The Cordyceps fungus manipulates an ant in the Amazon into climbing a tree where the fungal spores can be more widely disseminated. The spore-bearing branches extend from the corpse of the ant.Photograph © Gregory Dimijian, MD.

Infection, redux

“Everything has been thought of before, but the problem is to think of it again.” —Goethe

There is a long, all but forgotten history of infectious theories of mental illness. In his 1812 psychiatry text Medical Inquiries and Observations upon the Diseases of the Mind, for example, Benjamin Rush, MD, included a first detailed taxonomy of mental disorders, each with its own physical cause. He cited disruptions of blood circulation and  sensory overload as the basis of mental illness, and he treated his patients with devices meant to improve circulation to the brain, including such Rube Goldberg designs as a centrifugal spinning board, or to decrease sensory perceptions, such as a restraining chair with a head enclosure.

Restraining Chair

Pictured here is the “tranquilizing chair” in which patients were confined. The chair was supposed to control the flow of blood toward the brain and, by lessening muscular action or reducing motor activity, reduce the force and frequency of the pulse.Photograph © 2008 Hoag Levins.

Paresis, an infectious mental disorder

In 1857, Drs. Johannes Friedrich Esmark and W. Jessen suggested a biological cause for paresis: syphilis. Many researchers started to view paresis as the tertiary stage of syphilis, which often attacked the brain indiscriminately, and they began referring to it as neurosyphilis. This theory held out hope that if syphilis was ever cured, paresis could be too.

Nineteenth-century asylum keepers, however, persisted in viewing paresis as wholly mental in character. The long-standing insistence on divorcing physical illnesses from mental ones had to do with religious philosophy and culture but also with the politics of the asylum, which remained a battleground between physicians and religious and philosophical healers.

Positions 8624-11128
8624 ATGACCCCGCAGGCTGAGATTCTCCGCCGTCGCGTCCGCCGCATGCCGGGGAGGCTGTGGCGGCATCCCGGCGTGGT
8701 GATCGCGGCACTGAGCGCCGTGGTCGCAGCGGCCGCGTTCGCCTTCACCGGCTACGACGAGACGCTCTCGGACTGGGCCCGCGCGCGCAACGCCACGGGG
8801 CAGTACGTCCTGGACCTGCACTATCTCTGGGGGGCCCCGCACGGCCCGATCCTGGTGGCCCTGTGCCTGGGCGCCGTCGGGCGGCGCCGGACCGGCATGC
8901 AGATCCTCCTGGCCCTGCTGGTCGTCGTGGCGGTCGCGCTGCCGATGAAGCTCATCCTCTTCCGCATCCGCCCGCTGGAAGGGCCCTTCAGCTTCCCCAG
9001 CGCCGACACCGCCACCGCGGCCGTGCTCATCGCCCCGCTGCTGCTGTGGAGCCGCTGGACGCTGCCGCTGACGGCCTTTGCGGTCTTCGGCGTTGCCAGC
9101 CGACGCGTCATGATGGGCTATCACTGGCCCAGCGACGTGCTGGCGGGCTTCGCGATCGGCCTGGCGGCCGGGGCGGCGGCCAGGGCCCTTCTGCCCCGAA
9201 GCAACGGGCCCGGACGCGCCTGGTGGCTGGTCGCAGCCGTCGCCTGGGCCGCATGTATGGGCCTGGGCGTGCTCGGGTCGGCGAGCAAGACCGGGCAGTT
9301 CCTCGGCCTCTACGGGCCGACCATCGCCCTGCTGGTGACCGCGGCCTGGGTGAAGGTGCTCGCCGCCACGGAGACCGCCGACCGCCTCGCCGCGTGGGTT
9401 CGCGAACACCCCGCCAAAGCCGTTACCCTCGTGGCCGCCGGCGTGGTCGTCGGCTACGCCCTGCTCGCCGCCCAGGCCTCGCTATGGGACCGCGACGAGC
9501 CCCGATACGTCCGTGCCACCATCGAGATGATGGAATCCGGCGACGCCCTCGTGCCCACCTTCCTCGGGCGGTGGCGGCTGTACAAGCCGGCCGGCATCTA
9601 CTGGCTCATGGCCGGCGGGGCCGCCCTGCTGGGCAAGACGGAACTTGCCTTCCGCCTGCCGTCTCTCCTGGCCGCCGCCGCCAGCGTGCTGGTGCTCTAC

Matters were complicated by the fact that most physicians, despite the evidence that paresis was the mental manifestation of a physical disease, continued to treat paretics with the same ineffectual therapeutics given other mentally ill patients. Traditional treatments such as “douches, cold packs, mercury, blistering of the scalp, venesection, leeching, sexual abstinence, and holes drilled into the skull [trephination]” continued—without positive results. Even when toxic mercury-based treatments for syphilis were replaced by Paul Ehrlich’s safer, more effective arsenic-based Salvarsan (also called arsphenamine and compound 606), it was not used against paresis.

But in June 1917, Professor Julius Wagner-Jauregg of the University of Vienna Hospital for Nervous and Mental Diseases undertook a radical approach. He had noticed that some paretic patients improved markedly after contracting an infectious illness that gave them fevers. He decided to fight fire with fire by turning one disease against another: he sought to suppress the symptoms of paresis by infecting its sufferers with malaria.

Before Wagner-Jauregg won the Nobel and Freud forged the future of psychiatry, a paradigm shift had already taken place that transformed science’s approach to the nature of disease. It is the very framework that supports the role of infection in mental illness—germ theory. Developed by Louis Pasteur and Robert Koch, germ theory posits that specific microbes such as bacteria, viruses, and prions (infectious proteins) cause illness.

For more on this fascinating topic, join Harriet Washington on Wednesday, March 15 at 6pm.  More information can be found here

Polio: A Fearful Disease Nears Its End

By Paul Theerman, Associate Director, Center for the History of Medicine and Public Health

Friday, October 24, is World Polio Day. Inaugurated a decade ago, the day is promoted by the World Health Organization, UNICEF, and Rotary International to mark the coordinated battle to eradicate polio worldwide. The date for World Polio Day honors Jonas Salk, whose 1950s polio vaccine effectively ended the epidemic in the United States. World Polio Day comes just before Salk’s birthday on October 28.